An Evaluation of Unnatural Selection – Cut, Paste, Life
Print Science Editor, Scarlett Parr-Reid gives her review of the first episode from the Netflix series ‘Unnatural Selection’.
An opening question sets the show’s tone: “if you had an idea that was going to outrage society, would you keep it to yourself?” – Charles Darwin.
Caged dogs bark loudly, evoking fear. Is this implicit bias? A biohacker describes his work to genetically engineer dogs to run faster and smell more. “You’d be surprised what there is on YouTube”, he remarks from the convenience of his shed. Sounds Frankensteinian. I am surprised that anyone can acquire this equipment whether or not they know how to use it; the show invites us all to critically appraise this.
A biohacker describes his work to genetically engineer dogs to run faster and smell more. “You’d be surprised what there is on YouTube”, he remarks from the convenience of his shed. Sounds Frankensteinian.
The scene cuts to Dr. Jennifer Doudna, founder of CRISPR – a protein that originates in bacteria which can delete or insert genes at anywhere in an organism’s genetic makeup. CRISPR has made headlines promising to miraculously recover conditions from blindness (as celebrated in the show) to muscular dystrophy. But editing genetic mistakes sounds as scary as it does promising. After all, Chinese CRISPR scientist He Jiankui was sentenced to three years in prison for genetically engineering babies without consent. This is an example of using CRISPR for illegal medical practice, which the documentary neglects to mention. But, later in the episode evolutionary engineer Kevin Esvelt states that “evolution does not care about suffering”, only improvement. He asks a pertinent question: “to what extent should we defy evolution in service to our morality?”. This documentary is praiseworthy for asking many questions rather than seeking only to answer them.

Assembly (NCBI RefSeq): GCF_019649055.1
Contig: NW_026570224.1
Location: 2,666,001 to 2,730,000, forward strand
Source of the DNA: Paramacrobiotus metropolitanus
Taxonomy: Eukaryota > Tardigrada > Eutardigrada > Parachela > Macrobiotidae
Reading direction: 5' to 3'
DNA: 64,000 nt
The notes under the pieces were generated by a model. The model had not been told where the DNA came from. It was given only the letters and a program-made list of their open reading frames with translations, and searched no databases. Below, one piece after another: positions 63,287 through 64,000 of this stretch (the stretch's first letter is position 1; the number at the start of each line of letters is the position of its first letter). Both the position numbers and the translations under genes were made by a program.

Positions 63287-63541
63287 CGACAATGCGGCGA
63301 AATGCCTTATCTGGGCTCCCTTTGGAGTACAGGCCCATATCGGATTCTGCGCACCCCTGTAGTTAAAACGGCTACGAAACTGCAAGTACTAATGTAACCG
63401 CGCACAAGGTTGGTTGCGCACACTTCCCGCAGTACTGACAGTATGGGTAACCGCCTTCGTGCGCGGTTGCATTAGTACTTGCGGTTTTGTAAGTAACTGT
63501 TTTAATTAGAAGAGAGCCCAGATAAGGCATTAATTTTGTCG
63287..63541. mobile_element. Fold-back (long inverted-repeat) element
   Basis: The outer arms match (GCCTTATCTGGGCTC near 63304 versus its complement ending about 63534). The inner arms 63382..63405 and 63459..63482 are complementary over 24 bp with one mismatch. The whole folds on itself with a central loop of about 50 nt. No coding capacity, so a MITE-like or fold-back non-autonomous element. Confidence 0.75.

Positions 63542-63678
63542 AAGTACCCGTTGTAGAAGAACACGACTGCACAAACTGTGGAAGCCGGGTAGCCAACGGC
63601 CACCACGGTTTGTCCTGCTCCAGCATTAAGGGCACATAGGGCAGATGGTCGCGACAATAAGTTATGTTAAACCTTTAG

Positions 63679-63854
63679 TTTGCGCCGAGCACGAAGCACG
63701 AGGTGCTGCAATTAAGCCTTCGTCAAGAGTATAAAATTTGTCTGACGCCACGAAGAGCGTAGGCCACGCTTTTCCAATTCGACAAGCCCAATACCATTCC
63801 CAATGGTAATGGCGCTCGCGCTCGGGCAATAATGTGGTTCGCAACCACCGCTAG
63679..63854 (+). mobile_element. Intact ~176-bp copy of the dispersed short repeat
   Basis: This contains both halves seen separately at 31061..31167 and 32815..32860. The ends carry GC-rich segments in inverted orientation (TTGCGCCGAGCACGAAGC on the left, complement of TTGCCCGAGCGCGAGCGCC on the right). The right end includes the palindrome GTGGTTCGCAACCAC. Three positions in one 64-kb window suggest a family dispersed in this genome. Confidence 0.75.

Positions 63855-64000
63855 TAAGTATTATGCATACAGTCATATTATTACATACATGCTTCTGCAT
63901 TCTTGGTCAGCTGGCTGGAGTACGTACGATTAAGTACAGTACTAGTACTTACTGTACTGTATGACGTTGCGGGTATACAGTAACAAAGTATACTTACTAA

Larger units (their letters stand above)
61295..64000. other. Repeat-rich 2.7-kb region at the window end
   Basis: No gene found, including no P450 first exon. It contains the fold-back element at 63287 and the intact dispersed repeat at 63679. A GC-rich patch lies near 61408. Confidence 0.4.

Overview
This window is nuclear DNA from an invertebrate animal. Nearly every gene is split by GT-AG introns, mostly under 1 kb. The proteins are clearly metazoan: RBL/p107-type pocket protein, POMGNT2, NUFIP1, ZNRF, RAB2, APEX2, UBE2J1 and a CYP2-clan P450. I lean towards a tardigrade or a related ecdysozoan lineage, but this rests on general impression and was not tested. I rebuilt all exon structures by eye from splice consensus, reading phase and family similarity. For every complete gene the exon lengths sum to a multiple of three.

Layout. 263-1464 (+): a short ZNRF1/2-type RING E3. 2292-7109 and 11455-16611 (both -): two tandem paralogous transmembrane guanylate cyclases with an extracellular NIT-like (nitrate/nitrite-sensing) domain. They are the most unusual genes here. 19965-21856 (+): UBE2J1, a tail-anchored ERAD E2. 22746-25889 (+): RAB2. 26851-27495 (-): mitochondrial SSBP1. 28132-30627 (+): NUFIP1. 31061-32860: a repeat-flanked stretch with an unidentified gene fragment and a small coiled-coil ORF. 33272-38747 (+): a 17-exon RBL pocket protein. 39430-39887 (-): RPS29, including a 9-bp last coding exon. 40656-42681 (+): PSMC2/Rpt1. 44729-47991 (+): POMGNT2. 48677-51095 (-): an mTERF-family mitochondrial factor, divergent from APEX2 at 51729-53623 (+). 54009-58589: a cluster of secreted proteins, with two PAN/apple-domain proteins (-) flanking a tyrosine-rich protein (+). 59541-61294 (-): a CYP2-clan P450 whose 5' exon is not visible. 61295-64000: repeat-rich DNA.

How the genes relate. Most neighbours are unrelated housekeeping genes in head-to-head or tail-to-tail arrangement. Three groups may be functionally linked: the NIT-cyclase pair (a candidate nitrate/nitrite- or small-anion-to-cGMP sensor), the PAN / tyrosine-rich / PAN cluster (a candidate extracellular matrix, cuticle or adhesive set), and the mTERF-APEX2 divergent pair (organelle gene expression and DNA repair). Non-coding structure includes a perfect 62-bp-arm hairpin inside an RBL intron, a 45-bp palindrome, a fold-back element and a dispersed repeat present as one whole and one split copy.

Developmental Biologist, Professor Juan Izpisua Belmonte, cautiously asks if it is a good idea to enhance our intellectual and physical abilities and create new functions. These are unchartered waters. Conversely, biophysicist Josiah Zayner asks how genetic engineering could be democratised. He goes on to say, “should we not teach people something because they could use the same knowledge to do something bad?”. Nevertheless, I am left wondering whether the science communication is overshadowed by a commentary on the context within which the science fits. A redeeming quality is that we are shown the perspectives of both the public and scientists.
Developmental Biologist, Professor Juan Izpisua Belmonte, cautiously asks if it is a good idea to enhance our intellectual and physical abilities and create new functions. These are unchartered waters.
“People are afraid of change”, he remarks. CRISPR is shot through with controversy; some fear countries or indeed individuals will use genetic engineering to gain military or economic advantage. Genetic engineering can affect animals, food, bioweapons and even pharmaceuticals, so requires careful regulation. This show uniquely brings the debate over ethical responsibility in genetics into public discourse.
Link to episode: https://www.netflix.com/watch/80208833?trackId=14170286&tctx=2%2C0%2C4dc4b81d-763c-4c0a-aabf-3ac0c2a78d38-170627943%2C5809f600-7e28-4ead-b22e-53c33c5ceae2_5376270X3XX1581080911984%2C5809f600-7e28-4ead-b22e-53c33c5ceae2_ROOT